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  5. "You again, Calum!"

"You again, Calum!"

Translation:Thusa a-rithist a Chaluim!

February 1, 2020

10 Comments


https://www.duolingo.com/profile/PhilipWhitaker

Thusa is used like mise, for emphasis?


https://www.duolingo.com/profile/cafeamor

why is it thusa a-rithist a Chaluim but thu a-rithist athair. why no a before athair but an a before Chalium?


https://www.duolingo.com/profile/PhilipWhitaker

You don't have the a if the person begins with a vowel, so athair and Alasdair but a Chaluim and a Thormoid.


https://www.duolingo.com/profile/Coiseam

It doesn't accept 'thu'. Is it that important to use the emphatic form here?


https://www.duolingo.com/profile/joannejoanne12

Yes, you can't say "thu a-rithist" :)


https://www.duolingo.com/profile/i33wz

Why is "Sibhse a-rithist, a Chaluim" wrong? Just because a first name is used doesn't preclude the use of the "formal" 2nd person singular pronoun, does it?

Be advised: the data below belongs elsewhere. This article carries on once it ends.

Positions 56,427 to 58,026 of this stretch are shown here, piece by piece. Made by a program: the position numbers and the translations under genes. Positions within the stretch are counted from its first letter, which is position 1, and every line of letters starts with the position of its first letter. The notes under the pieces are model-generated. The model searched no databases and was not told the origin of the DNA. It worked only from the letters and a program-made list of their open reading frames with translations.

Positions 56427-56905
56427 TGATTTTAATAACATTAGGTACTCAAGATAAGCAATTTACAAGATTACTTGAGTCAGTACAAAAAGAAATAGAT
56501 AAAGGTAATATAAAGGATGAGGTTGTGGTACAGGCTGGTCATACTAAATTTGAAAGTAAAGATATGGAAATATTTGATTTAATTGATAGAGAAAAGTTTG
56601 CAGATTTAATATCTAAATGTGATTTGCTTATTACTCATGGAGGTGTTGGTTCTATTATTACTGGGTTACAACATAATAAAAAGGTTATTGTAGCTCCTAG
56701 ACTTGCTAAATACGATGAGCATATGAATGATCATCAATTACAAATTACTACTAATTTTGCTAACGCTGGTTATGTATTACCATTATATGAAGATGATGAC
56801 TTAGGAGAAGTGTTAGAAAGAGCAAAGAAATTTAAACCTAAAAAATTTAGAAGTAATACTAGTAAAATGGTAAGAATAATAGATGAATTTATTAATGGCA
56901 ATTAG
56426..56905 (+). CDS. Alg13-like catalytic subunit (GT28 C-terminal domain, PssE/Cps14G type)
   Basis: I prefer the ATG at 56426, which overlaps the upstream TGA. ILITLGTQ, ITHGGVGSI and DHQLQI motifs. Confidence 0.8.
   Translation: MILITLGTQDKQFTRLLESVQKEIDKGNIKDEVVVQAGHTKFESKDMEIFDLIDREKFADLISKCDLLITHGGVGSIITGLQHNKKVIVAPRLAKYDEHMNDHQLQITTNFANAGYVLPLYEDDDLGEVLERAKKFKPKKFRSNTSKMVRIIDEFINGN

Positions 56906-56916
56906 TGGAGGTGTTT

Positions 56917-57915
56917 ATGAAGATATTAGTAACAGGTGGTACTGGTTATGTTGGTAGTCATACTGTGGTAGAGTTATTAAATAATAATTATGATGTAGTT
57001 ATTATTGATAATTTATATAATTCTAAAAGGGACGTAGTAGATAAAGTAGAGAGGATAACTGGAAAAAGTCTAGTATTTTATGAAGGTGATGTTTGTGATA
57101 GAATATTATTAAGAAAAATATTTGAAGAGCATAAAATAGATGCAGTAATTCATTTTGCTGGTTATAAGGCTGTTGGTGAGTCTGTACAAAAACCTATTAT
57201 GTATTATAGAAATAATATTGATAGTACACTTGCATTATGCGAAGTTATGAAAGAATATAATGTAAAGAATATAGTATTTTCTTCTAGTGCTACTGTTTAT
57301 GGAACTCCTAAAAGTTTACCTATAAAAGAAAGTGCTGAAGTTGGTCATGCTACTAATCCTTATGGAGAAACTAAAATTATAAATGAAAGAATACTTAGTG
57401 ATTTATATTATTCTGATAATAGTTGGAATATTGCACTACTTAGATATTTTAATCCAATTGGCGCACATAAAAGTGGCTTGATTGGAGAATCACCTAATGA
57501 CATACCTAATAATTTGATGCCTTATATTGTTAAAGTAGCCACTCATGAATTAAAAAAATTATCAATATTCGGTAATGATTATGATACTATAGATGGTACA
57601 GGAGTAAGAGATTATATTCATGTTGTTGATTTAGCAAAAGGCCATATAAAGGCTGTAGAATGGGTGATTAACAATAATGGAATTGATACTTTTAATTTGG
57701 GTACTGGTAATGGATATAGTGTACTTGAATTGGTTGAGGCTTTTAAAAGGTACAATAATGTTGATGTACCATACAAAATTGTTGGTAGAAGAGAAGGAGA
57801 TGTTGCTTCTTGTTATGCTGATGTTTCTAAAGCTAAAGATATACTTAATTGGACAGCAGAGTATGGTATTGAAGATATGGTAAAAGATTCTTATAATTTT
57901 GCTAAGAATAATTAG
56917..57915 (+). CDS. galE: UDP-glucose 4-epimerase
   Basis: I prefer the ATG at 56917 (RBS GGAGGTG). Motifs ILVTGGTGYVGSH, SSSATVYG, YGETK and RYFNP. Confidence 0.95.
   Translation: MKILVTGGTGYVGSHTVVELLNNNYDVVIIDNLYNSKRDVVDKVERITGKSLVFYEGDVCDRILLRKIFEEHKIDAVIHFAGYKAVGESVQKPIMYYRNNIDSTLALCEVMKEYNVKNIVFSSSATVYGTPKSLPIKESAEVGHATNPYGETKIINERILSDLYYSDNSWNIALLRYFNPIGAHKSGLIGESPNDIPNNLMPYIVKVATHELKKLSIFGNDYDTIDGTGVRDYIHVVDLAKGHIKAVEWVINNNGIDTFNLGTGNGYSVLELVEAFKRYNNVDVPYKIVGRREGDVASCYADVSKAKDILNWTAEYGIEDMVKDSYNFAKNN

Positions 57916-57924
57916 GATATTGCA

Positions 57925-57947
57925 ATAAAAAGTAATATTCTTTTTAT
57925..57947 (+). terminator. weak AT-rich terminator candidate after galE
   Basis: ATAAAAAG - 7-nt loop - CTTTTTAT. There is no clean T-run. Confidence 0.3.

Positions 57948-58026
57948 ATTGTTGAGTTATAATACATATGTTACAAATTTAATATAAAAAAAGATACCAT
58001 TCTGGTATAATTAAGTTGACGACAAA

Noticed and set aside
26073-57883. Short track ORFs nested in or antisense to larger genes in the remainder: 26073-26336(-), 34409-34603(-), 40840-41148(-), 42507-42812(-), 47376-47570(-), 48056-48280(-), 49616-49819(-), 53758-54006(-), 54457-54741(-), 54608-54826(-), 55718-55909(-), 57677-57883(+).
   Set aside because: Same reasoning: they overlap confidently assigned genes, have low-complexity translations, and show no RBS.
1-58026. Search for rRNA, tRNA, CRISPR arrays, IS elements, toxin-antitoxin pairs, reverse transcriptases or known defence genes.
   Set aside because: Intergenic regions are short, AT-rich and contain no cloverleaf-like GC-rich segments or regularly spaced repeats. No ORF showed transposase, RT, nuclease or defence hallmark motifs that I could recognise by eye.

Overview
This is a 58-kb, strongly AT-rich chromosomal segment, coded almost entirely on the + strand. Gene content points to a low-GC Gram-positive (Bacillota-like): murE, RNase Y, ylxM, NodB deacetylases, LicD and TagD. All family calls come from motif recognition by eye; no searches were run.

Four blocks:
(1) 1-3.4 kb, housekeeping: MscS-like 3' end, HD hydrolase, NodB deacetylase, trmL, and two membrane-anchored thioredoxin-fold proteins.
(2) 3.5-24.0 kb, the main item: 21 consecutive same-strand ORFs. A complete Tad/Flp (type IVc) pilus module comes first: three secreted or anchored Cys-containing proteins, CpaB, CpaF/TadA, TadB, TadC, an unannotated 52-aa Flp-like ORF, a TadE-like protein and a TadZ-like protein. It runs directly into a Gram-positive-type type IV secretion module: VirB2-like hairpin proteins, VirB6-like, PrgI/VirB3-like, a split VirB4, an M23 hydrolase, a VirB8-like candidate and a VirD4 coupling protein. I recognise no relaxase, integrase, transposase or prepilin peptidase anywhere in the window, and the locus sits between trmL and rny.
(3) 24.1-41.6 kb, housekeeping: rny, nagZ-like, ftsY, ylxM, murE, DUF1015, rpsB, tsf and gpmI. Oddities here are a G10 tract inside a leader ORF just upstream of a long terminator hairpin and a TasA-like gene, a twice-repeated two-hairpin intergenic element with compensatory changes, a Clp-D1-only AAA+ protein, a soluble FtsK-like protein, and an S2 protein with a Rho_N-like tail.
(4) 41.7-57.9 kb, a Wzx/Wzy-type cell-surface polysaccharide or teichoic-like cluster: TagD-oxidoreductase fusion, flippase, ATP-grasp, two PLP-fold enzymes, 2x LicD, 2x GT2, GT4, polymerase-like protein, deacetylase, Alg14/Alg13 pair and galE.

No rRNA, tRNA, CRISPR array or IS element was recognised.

https://www.duolingo.com/profile/PhilipWhitaker

I would say that if you're using someone's first name, that's the definition of not being on formal terms with them, so sibhse shouldn't be used. If you're on formal terms with someone, you would use their title, such as Doctor, Professor, etc. or you'd be addressing them as mother, father, grandfather, etc.

That's my view based on my overall knowledge of languages where the formal and informal singular exist, not based on a deep understanding of Gaelic grammar.


https://www.duolingo.com/profile/i33wz

That seems reasonable, but I note you say "sibh" shouldn't be used in those circumstances, not mustn't. "Sibh" is not wrong therefore. In the UK it is increasingly common for strangers to introduce themselves by their first name only. I imagine other places do this too, to make selling easier, for example. English does not have a T/V distinction, but France and Germany do. So I suspect they would still use the formal You even after giving their first name, and I (for one) would not be "thouing" them.


https://www.duolingo.com/profile/PhilipWhitaker

It's my guess that it shouldn't be used. I'm not familiar enough with Gaelic to state categorically that it mustn't be used...

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